A power of attorney (POA) is a legal document giving someone the authority to act on behalf of another person in specific or all legal or financial matters.
This kind of document becomes important if a person is incapacitated or unable to make decisions on their own, say if they get sick or fall into a coma.
It’s very important to get a POA in place if you expect a loved one to manage your affairs at a time when you might not be able.
Types of powers of attorney
Before creating a power of attorney, you should be familiar with your options and the ones that are available in your home state.
The person who will be acting on your behalf is called your “agent” or “attorney-in-fact.”
No power of attorney document is legally binding before it’s signed and executed according to the laws of your state.
This means that no agent can make decisions on your behalf before the POA document goes into effect. You must also be of sound mind when you appoint an agent.
Specific power of attorney
A specific power of attorney allows your agent to handle only certain tasks, such as paying bills or selling a home, and usually on a temporary basis.
General powers of attorney
With general powers of attorney, your agent is given broad authority. They can handle all of your legal and financial affairs on your behalf.
In the event that you become incapacitated while holding one of these documents, that authority may end.
Durable power of attorney
In a durable power of attorney, your representative may have a limited scope of authority or broad authority to handle all your legal and financial affairs, but that authority remains with the agent even if you become physically or mentally incapacitated.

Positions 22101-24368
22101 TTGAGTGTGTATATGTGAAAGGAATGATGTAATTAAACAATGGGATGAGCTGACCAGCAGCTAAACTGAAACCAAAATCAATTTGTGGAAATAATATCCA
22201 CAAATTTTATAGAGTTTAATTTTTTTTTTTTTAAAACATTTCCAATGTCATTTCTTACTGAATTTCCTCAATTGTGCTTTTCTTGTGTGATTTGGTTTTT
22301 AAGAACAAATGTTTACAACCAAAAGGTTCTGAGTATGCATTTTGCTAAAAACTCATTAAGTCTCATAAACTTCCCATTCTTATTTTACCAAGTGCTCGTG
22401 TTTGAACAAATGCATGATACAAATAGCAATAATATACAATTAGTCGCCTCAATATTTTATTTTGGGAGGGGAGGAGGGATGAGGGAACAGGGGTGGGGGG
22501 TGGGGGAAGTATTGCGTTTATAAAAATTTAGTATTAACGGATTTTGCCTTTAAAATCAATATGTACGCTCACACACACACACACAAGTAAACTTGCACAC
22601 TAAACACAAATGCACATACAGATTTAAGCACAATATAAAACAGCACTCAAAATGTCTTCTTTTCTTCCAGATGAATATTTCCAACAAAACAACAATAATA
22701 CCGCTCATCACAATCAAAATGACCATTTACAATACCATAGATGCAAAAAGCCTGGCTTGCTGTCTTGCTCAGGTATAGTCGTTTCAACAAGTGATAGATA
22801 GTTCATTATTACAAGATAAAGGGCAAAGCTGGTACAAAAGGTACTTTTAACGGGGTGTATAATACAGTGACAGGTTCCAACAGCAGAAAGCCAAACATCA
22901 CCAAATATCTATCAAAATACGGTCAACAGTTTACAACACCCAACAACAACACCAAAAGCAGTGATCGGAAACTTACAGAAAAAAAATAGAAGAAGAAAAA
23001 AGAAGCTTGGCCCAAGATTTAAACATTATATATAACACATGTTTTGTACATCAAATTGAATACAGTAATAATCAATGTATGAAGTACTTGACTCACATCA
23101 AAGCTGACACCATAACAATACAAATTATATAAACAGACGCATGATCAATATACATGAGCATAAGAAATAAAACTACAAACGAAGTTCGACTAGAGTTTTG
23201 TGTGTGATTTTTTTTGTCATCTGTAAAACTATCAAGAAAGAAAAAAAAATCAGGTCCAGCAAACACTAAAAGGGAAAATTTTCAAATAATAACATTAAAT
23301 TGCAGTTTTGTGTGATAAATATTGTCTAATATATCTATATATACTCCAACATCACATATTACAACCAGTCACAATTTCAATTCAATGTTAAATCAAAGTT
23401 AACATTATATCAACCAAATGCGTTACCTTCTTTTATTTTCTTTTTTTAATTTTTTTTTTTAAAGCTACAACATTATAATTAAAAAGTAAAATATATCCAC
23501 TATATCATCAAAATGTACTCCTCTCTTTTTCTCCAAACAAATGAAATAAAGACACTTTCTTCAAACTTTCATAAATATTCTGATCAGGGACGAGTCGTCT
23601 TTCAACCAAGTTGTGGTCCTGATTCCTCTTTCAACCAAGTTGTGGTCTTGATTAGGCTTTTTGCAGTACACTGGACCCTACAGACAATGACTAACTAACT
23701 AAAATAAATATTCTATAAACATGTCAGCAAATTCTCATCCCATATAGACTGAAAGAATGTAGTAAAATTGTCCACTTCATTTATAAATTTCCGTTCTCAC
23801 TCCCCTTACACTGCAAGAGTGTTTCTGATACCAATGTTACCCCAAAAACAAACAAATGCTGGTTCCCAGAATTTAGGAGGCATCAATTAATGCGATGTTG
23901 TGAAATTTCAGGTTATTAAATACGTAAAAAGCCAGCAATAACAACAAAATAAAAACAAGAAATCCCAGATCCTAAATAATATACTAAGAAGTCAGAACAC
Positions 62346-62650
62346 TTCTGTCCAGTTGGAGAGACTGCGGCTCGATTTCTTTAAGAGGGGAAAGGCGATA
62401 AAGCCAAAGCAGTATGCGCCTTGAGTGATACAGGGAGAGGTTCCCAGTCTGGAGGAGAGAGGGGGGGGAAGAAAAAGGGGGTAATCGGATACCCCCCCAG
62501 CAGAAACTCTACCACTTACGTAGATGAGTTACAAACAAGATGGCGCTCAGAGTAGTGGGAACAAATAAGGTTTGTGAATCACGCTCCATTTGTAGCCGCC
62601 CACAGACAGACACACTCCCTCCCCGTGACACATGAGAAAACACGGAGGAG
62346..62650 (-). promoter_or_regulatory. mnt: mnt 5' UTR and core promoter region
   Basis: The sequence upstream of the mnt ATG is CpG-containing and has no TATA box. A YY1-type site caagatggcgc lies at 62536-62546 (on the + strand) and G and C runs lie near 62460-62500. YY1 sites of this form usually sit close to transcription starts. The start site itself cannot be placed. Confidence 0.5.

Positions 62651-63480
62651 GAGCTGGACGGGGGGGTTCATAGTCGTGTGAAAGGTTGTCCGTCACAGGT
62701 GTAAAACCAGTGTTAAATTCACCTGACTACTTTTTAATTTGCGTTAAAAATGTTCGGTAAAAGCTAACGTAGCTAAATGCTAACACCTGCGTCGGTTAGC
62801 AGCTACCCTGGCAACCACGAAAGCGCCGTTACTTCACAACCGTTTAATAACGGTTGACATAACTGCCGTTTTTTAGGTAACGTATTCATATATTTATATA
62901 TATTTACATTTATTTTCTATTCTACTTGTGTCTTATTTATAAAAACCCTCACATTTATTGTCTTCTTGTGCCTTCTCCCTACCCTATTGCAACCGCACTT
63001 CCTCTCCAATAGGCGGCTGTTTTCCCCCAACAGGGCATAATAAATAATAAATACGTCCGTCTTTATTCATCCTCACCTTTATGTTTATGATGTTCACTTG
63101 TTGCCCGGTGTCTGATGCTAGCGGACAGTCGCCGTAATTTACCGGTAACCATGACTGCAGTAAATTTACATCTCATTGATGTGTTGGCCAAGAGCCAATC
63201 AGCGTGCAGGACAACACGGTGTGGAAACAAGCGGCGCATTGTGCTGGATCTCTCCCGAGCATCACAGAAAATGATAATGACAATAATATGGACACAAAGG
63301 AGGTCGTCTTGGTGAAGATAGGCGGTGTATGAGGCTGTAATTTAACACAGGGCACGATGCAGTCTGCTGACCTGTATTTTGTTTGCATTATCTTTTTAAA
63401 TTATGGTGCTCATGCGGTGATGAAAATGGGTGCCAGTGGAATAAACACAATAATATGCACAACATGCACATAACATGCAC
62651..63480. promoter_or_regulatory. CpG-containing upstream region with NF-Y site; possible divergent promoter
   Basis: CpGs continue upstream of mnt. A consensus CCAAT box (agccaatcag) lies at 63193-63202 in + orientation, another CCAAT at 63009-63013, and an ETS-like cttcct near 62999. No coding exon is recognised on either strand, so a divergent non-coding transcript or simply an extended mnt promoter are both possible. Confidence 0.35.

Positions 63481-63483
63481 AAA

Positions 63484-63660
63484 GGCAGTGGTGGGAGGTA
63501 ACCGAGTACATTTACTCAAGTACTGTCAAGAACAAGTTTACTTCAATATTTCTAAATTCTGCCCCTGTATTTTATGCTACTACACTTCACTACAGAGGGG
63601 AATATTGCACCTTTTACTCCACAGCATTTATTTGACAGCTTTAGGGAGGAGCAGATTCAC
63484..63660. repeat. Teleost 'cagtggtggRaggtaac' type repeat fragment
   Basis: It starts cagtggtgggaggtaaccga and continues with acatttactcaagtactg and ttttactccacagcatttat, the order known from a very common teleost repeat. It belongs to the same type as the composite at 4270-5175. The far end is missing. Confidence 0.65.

This means that your family may not have to ask for a court to intervene if you have a medical crisis or have severe cognitive decline such as late-stage dementia.
Sometimes, medical decision-making is included in a durable power of attorney for health care. This may be addressed in a separate document that is solely for health care, like a health care surrogate designation.
Some states recognize “springing” durable powers of attorney, which means the agent can start using it only once you are incapacitated. Some states don’t, which means the day you sign the durable power of attorney, your agent can use the document.
Again, a power of attorney (POA) is a legally binding document that allows you to appoint someone to manage your property, medical, or financial affairs.
Although it can be uncomfortable to think about needing it, a POA is an important part of your estate plan.